Cher has detailed what led to her embarking on a quest to help out the "world's loneliest elephant".
The Believe singer was motivated to save Kaavan, a four-ton Asian elephant who spent nearly 20 years chained up in Pakistan, due to a deluge of messages from her fans on Twitter as part of a social media campaign.
“I never actually intended to, I just got swept up in it because the kids on my site, on my Twitter feed, started sending me these pictures and it was all ‘free Kaavan, free Kaavan’," the 74-year-old told PA news agency.
Watch: Cher on her next album, 'Mamma Mia' sequel and why she wanted to save an elephant
“And I looked at the pictures and they were terrible but I thought, ‘I can’t do anything’, so I didn’t answer them and thought eventually they’ll just stop. But they didn’t and so I started to get involved.”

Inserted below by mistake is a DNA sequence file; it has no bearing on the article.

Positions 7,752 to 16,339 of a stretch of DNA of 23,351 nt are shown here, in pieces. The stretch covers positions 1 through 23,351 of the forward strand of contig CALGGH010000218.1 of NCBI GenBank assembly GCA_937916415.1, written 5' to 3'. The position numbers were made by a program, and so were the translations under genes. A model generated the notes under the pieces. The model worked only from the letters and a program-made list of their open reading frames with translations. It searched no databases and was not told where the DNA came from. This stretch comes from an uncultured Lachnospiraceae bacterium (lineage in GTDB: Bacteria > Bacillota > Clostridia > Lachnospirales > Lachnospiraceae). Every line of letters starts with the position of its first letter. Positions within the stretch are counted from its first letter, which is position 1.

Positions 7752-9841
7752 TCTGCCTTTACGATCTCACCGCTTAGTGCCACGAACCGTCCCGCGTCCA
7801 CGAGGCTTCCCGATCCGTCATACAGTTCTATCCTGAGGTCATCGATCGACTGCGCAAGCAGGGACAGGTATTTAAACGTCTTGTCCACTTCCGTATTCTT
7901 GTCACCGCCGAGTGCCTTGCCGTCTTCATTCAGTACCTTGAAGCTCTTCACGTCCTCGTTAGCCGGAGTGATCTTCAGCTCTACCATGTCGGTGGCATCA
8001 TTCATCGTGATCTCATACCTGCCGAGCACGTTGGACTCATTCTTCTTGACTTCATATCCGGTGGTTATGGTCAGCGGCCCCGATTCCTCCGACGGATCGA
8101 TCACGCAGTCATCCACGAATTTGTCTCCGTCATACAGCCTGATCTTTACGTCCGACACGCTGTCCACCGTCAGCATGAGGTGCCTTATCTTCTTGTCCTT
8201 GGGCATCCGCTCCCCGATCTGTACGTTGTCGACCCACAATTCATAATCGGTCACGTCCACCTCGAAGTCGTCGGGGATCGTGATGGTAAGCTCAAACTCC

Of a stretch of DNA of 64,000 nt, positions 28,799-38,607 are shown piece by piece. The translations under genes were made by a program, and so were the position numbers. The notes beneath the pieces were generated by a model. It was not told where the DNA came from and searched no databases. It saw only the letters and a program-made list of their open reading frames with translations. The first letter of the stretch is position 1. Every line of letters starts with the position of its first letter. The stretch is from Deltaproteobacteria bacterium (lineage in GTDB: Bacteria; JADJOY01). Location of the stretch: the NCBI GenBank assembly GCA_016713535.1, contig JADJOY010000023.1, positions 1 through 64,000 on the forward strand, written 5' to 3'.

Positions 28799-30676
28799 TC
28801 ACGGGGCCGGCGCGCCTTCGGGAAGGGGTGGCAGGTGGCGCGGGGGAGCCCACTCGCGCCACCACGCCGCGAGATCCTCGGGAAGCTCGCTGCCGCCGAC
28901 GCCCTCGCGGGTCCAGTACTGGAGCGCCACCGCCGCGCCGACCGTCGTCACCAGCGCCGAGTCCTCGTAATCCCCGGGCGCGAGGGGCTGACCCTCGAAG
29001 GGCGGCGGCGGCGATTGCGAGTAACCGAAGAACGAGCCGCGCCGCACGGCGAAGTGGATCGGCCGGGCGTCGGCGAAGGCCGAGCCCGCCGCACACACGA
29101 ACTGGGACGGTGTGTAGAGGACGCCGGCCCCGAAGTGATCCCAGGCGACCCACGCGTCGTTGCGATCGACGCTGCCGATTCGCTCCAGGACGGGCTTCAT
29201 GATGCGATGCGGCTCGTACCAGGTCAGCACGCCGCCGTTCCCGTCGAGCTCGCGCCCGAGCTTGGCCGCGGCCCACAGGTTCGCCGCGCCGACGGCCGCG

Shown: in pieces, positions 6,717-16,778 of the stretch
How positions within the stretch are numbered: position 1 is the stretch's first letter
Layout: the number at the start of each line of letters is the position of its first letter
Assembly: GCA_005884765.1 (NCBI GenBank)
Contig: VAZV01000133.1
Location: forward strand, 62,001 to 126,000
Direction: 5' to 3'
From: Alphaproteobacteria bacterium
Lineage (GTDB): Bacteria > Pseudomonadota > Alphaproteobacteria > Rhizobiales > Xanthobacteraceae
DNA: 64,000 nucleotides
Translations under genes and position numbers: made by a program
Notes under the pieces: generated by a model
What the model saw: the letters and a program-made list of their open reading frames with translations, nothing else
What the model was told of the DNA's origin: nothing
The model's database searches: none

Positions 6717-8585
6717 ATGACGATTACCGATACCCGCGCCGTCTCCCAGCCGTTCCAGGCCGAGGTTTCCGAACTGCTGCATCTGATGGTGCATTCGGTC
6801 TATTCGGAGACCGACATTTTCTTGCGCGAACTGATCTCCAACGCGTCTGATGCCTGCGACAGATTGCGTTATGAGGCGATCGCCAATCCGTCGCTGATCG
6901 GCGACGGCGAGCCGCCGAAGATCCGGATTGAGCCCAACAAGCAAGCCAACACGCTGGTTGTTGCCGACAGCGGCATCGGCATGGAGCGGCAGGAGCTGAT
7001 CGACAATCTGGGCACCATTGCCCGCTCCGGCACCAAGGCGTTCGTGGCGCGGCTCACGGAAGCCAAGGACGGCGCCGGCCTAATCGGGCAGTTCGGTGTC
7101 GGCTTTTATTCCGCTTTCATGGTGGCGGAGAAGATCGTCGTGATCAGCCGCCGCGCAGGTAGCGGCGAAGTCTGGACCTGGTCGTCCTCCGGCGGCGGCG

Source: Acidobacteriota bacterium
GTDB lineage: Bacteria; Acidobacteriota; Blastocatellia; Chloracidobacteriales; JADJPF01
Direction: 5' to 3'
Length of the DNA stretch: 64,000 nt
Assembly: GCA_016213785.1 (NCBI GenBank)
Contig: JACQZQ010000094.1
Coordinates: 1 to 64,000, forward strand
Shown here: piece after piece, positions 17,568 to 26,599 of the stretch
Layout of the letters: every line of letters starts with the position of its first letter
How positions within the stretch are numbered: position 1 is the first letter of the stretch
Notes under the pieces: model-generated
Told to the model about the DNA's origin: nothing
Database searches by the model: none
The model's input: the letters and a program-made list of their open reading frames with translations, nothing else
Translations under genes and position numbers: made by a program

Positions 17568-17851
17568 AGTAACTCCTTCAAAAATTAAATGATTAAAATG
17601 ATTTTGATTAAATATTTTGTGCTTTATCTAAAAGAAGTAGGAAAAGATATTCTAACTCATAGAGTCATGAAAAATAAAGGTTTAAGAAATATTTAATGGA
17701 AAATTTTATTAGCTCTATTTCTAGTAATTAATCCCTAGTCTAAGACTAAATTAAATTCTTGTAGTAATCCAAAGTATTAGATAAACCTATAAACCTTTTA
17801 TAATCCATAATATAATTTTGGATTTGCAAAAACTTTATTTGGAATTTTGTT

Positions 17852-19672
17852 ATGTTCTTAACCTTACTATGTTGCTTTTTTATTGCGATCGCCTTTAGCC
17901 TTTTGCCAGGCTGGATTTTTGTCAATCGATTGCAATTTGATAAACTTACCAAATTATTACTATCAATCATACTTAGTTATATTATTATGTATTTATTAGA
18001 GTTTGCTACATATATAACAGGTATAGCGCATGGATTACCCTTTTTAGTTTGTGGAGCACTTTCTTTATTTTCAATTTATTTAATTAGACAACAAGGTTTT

Kaavan was being made to beg for tips at Islamabad Zoo where he lived in a cramped shed, with his poor living conditions resulting in health problems.
He previously had a female companion, Saheli however she died in 2012, allegedly from sepsis caused by a bull hook.
Cher co-founded Free The Wild with partners Mark Cowne, Gina Nelthorpe Cowne and Jennifer Ruiz and recorded song Walls to promote the movement to free him.
In May 2020, a Pakistan court ordered the animal to be freed with the team, international rescue organisation Four Paws and vet Dr Amir Khalil finding the elephant a home in a Cambodian wildlife sanctuary.
Cher flew to Asia to secure Kaavan's rescue, with her journey captured in the documentary Cher & The Loneliest Elephant.
She was there to greet Kaavan as he arrived at his new home.
With additional reporting by PA.
Watch: 'World's loneliest elephant' meets other animals of his kind at sanctuary